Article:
Christian Stalling was born on 12 December 1926 in Karlsruhe (Germany). He was born into a musicians' family, his father was the Kammermusiker Hans Stalling.
Christian Stalling began to play the piano at the age of 6, but his education was disrupted by the World War II. He finished school in 1944 and was drafted into army as a Flak-assistant. At the end of the war he got into US war captivity. Until 1946 he was arrested at a prisoner-of-war camp where he founded a music band.
After his release in 1947 Christian Stalling worked as a repetiteur at the Badisches Staatstheater and studied music at the Badische Musikhochschule in Karlsruhe. In 1951 he became assistant Kapellmeister at the Badisches Staatstheater, and later the main Kapellmeister of the Stadttheater Hagen from 1957 to 1961. In December 1961 Christian Stalling moved to Frankfurt am Main to work at the Hessischer Rundfunk (HR) as a music editor, a position he fulfilled until his retirement in 1989. Beside his work as an editor he was the principal conductor of the Rundfunkorchester of the HR since 1972 and the leader of the ensemble „Hessenmusikanten“. In 1977 his performance of Kurt Weill's „Aufstieg und Fall der Stadt Mahagony“ was produced for German television. Christian Stalling also hosted a regular broadcast concert series called „Matinée Musicale“. In his last years he gave lectures at the Musikhochschule Frankfurt. Christian Stalling died on 1 July 2000 in Friedrichsdorf-Burgholzhausen.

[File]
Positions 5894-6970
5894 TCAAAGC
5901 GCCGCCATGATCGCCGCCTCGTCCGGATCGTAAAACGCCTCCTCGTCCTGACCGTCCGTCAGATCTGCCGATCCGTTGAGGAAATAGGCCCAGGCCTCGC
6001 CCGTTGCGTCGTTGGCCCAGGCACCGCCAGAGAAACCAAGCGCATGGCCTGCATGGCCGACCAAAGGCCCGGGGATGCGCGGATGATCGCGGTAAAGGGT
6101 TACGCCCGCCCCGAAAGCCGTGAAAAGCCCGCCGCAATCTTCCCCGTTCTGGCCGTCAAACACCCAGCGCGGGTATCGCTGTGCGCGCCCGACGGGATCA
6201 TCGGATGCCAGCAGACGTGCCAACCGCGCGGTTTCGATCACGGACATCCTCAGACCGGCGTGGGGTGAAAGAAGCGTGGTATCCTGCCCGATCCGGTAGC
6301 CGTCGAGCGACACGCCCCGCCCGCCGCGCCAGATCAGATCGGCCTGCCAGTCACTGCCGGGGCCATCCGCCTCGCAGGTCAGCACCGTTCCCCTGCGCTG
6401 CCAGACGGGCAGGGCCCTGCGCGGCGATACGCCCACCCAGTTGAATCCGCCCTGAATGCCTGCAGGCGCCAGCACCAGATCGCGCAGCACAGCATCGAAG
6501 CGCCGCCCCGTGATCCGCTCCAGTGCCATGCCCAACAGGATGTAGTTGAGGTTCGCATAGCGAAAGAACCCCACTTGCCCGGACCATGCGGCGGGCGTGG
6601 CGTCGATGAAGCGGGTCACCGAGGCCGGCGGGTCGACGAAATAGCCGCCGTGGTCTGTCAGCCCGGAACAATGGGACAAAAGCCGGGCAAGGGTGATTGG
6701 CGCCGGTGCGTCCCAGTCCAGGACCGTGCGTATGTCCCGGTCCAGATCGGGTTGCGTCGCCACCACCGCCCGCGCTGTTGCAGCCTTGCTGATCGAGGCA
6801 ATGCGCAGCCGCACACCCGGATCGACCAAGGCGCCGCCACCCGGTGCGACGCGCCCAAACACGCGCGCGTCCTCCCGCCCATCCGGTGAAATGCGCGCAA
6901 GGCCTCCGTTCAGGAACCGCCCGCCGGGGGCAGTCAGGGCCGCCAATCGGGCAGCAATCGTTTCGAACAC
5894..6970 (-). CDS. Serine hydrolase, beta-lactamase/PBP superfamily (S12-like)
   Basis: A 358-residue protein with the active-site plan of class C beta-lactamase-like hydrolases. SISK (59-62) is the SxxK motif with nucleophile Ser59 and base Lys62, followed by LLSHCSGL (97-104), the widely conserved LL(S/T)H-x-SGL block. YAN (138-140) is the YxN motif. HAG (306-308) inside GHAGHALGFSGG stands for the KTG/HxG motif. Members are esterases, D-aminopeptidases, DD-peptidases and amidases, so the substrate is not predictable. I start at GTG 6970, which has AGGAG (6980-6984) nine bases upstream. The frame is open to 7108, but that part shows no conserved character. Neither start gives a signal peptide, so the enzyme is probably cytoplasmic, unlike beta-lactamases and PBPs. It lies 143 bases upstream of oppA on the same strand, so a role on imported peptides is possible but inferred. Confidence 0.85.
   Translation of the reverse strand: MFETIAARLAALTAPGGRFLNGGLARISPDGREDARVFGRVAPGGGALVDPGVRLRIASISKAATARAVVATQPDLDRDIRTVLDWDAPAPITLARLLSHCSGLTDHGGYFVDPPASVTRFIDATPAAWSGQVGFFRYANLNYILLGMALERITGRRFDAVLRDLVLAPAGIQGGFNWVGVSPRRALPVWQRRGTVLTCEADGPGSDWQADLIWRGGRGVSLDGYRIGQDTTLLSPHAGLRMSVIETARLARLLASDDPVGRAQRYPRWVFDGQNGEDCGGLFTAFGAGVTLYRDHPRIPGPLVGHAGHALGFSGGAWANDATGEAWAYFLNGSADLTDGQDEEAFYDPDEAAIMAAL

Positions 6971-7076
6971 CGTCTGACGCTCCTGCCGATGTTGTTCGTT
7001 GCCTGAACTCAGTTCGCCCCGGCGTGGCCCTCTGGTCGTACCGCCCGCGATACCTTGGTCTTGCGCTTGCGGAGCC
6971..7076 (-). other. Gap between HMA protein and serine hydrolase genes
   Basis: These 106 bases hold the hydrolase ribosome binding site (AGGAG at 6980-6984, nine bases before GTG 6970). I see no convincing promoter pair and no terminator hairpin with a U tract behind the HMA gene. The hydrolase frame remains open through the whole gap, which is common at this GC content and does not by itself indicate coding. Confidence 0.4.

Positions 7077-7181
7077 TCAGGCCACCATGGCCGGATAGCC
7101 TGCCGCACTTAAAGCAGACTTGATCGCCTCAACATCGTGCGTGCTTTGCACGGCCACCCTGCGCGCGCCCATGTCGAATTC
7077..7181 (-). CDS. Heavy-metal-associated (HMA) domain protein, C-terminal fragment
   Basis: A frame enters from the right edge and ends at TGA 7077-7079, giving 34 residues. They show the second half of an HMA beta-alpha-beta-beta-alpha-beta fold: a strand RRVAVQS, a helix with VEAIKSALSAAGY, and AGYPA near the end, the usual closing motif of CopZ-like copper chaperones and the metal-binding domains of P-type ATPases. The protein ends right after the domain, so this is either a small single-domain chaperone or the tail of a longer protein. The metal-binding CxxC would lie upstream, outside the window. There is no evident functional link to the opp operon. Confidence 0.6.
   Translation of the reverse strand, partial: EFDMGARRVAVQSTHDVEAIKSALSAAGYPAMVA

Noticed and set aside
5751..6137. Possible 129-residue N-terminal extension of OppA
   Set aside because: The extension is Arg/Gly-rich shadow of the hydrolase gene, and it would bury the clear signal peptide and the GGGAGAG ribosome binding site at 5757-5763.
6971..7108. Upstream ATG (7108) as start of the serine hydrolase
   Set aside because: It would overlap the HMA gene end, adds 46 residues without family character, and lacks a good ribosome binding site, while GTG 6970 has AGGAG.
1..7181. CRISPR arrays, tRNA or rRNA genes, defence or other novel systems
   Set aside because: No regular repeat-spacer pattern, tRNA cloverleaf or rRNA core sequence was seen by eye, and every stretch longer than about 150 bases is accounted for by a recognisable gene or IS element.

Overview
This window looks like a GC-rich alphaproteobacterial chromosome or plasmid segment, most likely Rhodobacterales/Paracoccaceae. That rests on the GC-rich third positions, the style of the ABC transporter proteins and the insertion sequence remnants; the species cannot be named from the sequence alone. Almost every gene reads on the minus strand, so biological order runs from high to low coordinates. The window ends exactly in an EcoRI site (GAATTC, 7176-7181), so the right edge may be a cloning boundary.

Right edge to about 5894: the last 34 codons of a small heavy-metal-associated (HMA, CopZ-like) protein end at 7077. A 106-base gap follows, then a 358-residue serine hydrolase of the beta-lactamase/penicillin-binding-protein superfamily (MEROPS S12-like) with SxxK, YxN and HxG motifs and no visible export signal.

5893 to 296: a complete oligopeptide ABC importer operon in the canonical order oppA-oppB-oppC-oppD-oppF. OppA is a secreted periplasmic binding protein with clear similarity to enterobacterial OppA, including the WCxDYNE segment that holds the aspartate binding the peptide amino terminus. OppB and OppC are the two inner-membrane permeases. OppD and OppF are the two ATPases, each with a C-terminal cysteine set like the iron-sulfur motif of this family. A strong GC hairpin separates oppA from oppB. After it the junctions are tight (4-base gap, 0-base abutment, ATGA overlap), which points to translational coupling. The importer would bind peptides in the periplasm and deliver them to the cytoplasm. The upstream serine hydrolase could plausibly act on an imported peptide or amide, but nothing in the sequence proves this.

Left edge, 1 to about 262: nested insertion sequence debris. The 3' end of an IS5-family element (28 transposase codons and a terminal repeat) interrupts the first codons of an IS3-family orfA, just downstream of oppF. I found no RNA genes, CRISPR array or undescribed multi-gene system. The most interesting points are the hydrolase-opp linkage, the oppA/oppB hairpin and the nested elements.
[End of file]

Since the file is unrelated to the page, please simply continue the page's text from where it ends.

Christian Stalling composed music his whole life and was a distinguished arranger. In 1955 he was awarded the cultural prize for composition of the city Karlsruhe. His Violin concerto op.7 dates from 1951 and was premiered a year later by Alfred Breith (violin), the orchestra of the Badisches Staatstheater under Otto Matzerath (conductor). A review about the concert by Prof. Dr. Emil Kast was published in the „Neue Zeitschrift für Musik“ (1952, volume 113, issue 3, page 177):
„In the second symphony concert Generalmusikdirektor Otto Matzerath [..] conducted the premiere of the Violin concerto op.7 (1951) by his young assistant Christian Stalling. The first two movements appeared somewhat prim and tonally dry; the final Rondo fascinated on the other hand with humour and plenty of contrasting rhythms. The work is composed for the sake of the violin, difficult, but not unrewarding, and was faithfully and spiritedly performed by Alfred Breith, the young concertmaster of the Staatskapelle, to a great success.“
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The snippet below is a computer realisation of the beginning of the third movement Rondo.